Dierlam v. Obama et al

Filing 61

MEMORANDUM AND ORDER entered DENYING 60 MOTION for Chief Judge of SDTX to Hear or Rehear the Motion to Reassign the District Court Judge in this Case.(Signed by Chief Judge Lee H Rosenthal) Parties notified.(leddins, 4)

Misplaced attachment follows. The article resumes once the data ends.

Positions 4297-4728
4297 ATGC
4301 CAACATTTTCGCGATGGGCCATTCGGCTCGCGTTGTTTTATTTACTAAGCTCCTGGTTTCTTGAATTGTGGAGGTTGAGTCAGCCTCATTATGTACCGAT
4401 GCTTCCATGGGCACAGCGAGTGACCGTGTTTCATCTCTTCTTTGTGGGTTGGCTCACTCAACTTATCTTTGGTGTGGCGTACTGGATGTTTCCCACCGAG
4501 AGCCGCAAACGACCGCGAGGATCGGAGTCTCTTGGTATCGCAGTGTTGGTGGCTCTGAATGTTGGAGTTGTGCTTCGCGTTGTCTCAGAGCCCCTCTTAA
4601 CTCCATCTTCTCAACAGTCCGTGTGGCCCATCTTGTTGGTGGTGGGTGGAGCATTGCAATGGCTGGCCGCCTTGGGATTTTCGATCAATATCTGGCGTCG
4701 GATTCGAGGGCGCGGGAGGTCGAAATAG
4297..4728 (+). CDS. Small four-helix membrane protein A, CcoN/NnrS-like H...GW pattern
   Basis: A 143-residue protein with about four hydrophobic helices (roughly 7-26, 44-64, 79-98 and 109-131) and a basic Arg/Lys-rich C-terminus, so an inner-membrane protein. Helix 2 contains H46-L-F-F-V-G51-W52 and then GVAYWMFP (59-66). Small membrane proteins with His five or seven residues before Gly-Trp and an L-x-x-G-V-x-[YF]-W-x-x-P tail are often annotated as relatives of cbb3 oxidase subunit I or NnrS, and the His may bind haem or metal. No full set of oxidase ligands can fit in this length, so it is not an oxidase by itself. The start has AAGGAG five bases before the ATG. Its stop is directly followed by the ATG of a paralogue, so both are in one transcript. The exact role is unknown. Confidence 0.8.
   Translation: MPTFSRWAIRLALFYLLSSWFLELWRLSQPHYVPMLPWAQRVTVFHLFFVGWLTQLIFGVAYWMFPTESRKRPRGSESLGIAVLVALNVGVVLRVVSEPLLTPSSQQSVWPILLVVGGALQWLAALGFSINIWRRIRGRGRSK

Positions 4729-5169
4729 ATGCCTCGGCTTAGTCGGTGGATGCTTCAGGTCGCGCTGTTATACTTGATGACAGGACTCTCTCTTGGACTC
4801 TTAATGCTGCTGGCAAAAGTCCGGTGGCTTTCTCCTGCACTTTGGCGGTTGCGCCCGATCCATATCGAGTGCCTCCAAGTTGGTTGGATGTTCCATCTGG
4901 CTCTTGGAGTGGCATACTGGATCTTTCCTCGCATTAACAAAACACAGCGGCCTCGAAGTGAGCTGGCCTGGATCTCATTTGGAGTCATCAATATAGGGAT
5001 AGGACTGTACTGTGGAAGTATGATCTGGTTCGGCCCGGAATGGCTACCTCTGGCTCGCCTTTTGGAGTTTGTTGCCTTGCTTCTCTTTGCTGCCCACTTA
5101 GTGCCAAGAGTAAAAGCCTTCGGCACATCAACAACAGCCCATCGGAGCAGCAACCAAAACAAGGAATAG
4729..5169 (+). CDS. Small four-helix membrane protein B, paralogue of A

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United States District Court Southern District of Texas ENTERED IN THE UNITED STATES DISTRICT COURT FOR THE SOUTHERN DISTRICT OF TEXAS HOUSTON DIVISION JOHN J. DIERLAM, Plaintiff, v. DONALD TRUMP, IN HIS OFFICIAL CAPACITY AS PRESIDENT OF THE UNITED STATES, et al., Defendants. § § § § § § § § § § § September 29, 2017 David J. Bradley, Clerk CIVIL ACTION NO. H-16-0307 MEMORANDUM AND ORDER DENYING PLAINTIFF’S MOTION TO REASSIGN John Dierlam, representing himself, sued Donald Trump in his official capacity as President of the United States, as well as others. Dierlam challenged the constitutionality of the implementation of the Affordable Care Act. (Docket Entry No. 1). The government moved to dismiss, to which Dierlam responded and filed a first amended complaint, (Docket Entry Nos. 18, 27, 28), followed by another motion to dismiss and a response, (Docket Entry Nos. 37, 39). Before the court ruled on the motion to dismiss, Dierlam also filed a motion for partial summary judgment and a motion for preliminary injunction. (Docket Entry Nos. 43, 44). The government moved to stay the briefing on these motions until after the court ruled on the government’s motion to dismiss for lack of standing, lack of jurisdiction, and failure to state a claim. (Docket Entry No. 45). The court granted the motion to stay, which Dierlam appealed. (Docket Entry No. 47). The Fifth Circuit dismissed the appeal for lack of appellate jurisdiction. (Docket Entry No. 55). Dierlam states that he has filed a petition for a writ of certiorari. (Docket Entry No. 60 at 3). In the meantime, Dierlam has moved to have the case reassigned from Judge Hoyt. (Docket 1 Entry No. 56). The government responded, (Docket Entry No. 57), and Dierlam replied to the government’s response, (Docket Entry No. 58). Judge Hoyt has not yet ruled on the motion. In the present motion, Dierlam asks the Chief Judge of the Southern District to grant the motion to reassign. His motion to reassign the case is groundless. Dierlam brings this motion under 28 U.S.C. §§ 144 and 455. Section 144 provides: Whenever a party to any proceeding in a district court makes and files a timely and sufficient affidavit that the judge before whom the matter is pending has a personal bias or prejudice either against him or in favor of any adverse party, such judge shall proceed no further therein, but another judge shall be assigned to hear such proceeding. The affidavit shall state the facts and the reasons for the belief that bias or prejudice exists, and shall be filed not less than ten days before the beginning of the term at which the proceeding is to be heard, or good cause shall be shown for failure to file it within such time. A party may file only one such affidavit in any case. It shall be accompanied by a certificate of counsel of record stating that it is made in good faith. 28 U.S.C. § 144. Section 455 provides: (a) Any justice, judge, or magistrate judge of the United States shall disqualify himself in any proceeding in which his impartiality might reasonably be questioned. (b) He shall also disqualify himself in the following circumstances: (1) Where he has a personal bias or prejudice concerning a party, or personal knowledge of disputed evidentiary facts concerning the proceeding. 28 U.S.C. § 455 (a)–(b). Dierlam has filed an affidavit to support his contention that Judge Hoyt has a personal bias or prejudice against him. (Docket Entry No. 56) A legally sufficient affidavit under § 144 requires: (1) material facts that are stated with particularity; (2) the facts, if true, would convince a reasonable person that bias exists; and (3) the 2 facts reveal that the alleged bias is personal, as opposed to judicial. Henderson v. Dept. of Public Safety & Correc., 901 F.2d 1288, 1296 (5th Cir. 1990). “[T]he relevant inquiry is whether a reasonable man, were he to know all the circumstances, would harbor doubts about the judge’s impartiality.” Telles v. City of El Paso, 164 Fed. App’x 492, 496 (5th Cir. 2006). “Adverse judicial rulings alone are generally insufficient to establish judicial bias.” Jackson v. Hochberg, 669 Fed. App’x 274, 275 (5th Cir. 2016) (citing Liteky v. United States, 510 U.S. 540, 555 (1994)). Delays in ruling do not show pervasive bias. See, e.g., Palmer v. Wyeth, No. 97-20291, 1998 U.S. App. LEXIS 38943, at *8 (5th Cir. Nov. 9, 1998). “[O]pinions formed by the judge on the basis of facts introduced or events occurring in the course of the current proceedings, or of prior proceedings, do not constitute a basis for a bias or partiality motion unless they display deep-seated favoritism or antagonism.” Andrade v. Chojnacki, 388 F.3d 448, 455 (5th Cir. 2003) (quoting Liteky, 510 U.S. at 555). Dierlam alleges that Judge Hoyt “displayed a deeper knowledge of the defenses of the government” than of the plaintiff’s claims. (Docket Entry No. 60 at 4). This allegation is based on a status conference in which Judge Hoyt “inquired about the purpose for amending the Original Complaint” and the basis for the government’s motion to dismiss. (Docket Entry No. 56 at 8). This exchange, and Judge Hoyt’s statement “you are not a woman,” gave Dierlam “the very distinct impression” that Judge Hoyt was biased in favor of the government. (Docket Entry No. 56 at 8). Dierlam bolsters this notion with comments from www.therobingroom.com, a website that invites individuals to post what they think of specific judges. (Docket Entry No. 56 at 9). Second, Dierlam alleges that Judge Hoyt exhibited bias and hostility against him in his rulings denying Dierlam’s motions. (Docket Entry No. 60 at 4). Dierlam suggests that Judge Hoyt’s denial of Dierlam’s 3 motion for excess pages was disparate treatment and that granting the government’s motion for a stay was a strategy to delay Dierlam’s case and surreptitiously aid the government. (Docket Entry No. 60 at 4). Finally, Dierlam points to the time it took Judge Hoyt to rule on Dierlam’s motions as further evidence of bias. (Docket Entry No. 56 at 9). None of Dierlam’s accusations shows bias, requires recusal, or justifies reassignment. Dierlam is dissatisfied with Judge Hoyt’s rulings, thinks they should be issued faster, and questions Judge Hoyt’s courtroom management. But nothing in this record provides any objective facts that would lead a reasonable person to question the judge’s impartiality. The motion to reassign is denied. SIGNED on September 29, 2017, at Houston, Texas. ______________________________________ Lee H. Rosenthal Chief United States District Judge 4